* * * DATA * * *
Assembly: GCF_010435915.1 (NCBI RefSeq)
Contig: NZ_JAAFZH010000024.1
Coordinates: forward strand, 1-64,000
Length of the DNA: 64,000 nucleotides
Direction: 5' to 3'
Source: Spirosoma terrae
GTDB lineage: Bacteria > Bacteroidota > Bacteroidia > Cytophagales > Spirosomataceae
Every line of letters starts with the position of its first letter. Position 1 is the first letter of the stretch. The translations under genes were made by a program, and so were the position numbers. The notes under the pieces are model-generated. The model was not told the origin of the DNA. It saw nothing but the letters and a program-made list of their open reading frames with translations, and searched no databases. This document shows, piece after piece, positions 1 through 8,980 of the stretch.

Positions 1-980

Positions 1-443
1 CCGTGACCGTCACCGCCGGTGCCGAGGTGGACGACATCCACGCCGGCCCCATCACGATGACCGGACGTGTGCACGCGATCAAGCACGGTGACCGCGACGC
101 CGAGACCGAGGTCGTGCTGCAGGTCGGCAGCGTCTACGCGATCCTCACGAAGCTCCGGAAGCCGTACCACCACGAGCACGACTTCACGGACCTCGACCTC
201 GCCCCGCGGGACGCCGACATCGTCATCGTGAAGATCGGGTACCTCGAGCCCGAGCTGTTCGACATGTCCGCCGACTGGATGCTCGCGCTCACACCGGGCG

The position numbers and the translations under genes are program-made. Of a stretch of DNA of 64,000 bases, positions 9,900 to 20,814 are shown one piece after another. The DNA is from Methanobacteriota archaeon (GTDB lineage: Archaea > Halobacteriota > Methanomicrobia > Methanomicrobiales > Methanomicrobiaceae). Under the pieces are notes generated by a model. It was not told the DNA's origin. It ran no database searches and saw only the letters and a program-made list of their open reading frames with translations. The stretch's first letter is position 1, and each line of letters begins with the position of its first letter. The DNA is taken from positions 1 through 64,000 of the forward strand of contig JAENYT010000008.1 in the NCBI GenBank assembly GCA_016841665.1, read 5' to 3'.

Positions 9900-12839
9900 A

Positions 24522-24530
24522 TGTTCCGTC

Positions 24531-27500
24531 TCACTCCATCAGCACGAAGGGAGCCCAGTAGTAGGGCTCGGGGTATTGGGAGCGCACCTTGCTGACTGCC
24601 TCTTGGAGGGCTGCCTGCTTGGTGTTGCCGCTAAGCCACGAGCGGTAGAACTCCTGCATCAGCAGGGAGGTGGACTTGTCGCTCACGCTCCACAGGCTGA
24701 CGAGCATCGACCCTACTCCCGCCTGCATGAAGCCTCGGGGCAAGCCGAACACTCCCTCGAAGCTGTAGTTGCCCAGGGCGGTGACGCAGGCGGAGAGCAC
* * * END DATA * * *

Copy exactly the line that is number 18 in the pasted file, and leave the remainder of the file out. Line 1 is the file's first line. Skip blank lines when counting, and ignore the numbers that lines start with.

24522 TGTTCCGTC